Long live bromance

Credit: MK2 Productions

Adapting books can be hell. On the Road is a classic example. After a lot of starting and stopping over the years, the film finally made its debut at the 65th Cannes Film Festival- With an impressive 15 minutes of applause, no less.

For those of you who are going to give this review a quick once over, the movie is incredibly well executed, and true fans of Jack Kerouac’s Beat generation classic will be impressed by the film’s loyalty to the novel. By loyal, I mean going off script. Because the book is an endless stream of consciousness, the only way the actors would’ve stayed true to its spirit would have been to improvise. And it’s just as crazy, if not crazier.

On the Road is a semi-autobiographical telling of Kerouac’s frequent road trips under the alias of Sal Paradise (Sam Riley) and his friend, Dean Moriarty (Garrett Hedlund) and their insatiable thirst to experience, learn and more importantly, live. …Obviously the subtext is sex, drugs and uh, jazz.

Director, Walter Salles was determined to tell the stories of the real people Kerouac knew, and not just the characters on the page. I think this gave the story much more depth. Although it was really irritating at the Cannes press conference that the host had to introduce the actors, their characters and the people behind the characters. Can you imagine how annoying that must have been for the reporters? Especially considering how huge the cast is.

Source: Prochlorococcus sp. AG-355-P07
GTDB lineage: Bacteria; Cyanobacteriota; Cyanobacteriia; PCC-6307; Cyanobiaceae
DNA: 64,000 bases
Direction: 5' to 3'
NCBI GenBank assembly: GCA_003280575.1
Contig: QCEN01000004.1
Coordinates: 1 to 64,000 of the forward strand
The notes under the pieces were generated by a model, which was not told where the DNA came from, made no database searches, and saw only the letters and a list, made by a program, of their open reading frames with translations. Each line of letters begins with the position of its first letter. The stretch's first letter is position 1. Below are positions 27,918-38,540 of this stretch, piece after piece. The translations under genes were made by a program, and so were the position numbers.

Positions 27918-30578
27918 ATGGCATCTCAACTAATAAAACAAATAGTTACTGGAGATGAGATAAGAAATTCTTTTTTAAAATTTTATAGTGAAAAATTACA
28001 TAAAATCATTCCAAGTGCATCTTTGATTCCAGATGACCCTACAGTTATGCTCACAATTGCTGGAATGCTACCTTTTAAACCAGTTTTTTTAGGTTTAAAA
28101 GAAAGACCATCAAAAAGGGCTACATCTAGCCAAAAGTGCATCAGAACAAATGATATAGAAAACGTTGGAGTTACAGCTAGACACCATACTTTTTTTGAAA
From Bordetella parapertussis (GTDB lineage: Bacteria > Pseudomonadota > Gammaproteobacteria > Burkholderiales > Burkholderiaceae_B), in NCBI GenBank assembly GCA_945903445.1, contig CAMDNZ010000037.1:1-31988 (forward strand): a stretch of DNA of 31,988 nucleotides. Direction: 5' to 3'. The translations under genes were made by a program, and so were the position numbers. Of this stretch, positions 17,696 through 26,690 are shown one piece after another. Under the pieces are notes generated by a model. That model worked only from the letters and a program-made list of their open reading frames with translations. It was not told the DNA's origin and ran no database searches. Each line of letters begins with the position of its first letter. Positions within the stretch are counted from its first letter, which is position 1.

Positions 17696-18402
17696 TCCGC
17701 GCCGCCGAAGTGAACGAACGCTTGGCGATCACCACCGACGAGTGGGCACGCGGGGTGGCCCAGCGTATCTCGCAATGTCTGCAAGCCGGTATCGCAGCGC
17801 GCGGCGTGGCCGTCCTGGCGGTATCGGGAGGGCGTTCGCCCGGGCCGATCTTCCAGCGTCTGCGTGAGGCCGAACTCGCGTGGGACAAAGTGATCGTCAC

By researching the real people involved in the story, the women inevitably became human beings rather than just the toys Kerouac mentioned in passing. There are two scenes in particular that were not in the book. Kirsten Dunst (like I mentioned before, a Cannes Film Festival favorite) blew me away as Dean’s wife, Camille. With one baby and another on the way, she dumps him after his late night antics at a club. The camera then stays with her as she copes and gets ready for work (Salles mentioned that Dunst rarely needed more than one take).

Dean’s 16 year-old ex-wife and mistress, Marylou (Kristen Stewart) is also fleshed out. There is one long shot of her listening to a sad song about love and the look on her face is worth a thousand words. Or maybe I just like looking at it. Whatever. Salles said while the book is about burning as many trails as possible, the film shows the consequences as well.

I remember this movie first making headlines as one where “Kristen Stewart does topless threesomes”, and you know, there’s no such thing as bad publicity. But I’d wager this would just be shocking for Twilight fans. There is a lot of sex in this movie, just as much as there is drinking and drug abuse. Keep in mind this is before Woodstock, so the characters are a bit ahead of their time. I won’t give away too much, but I’ll just say that the sex scenes are more sensual than crass.

I wouldn’t say this is my favorite book (the evangelical way the actors talked about it is how I feel about The Great Gatsby) but I really liked the movie and would actually watch it again. While I think this will have good reviews among art critics, it will be more difficult to market in the US due to its 2-hour running time.

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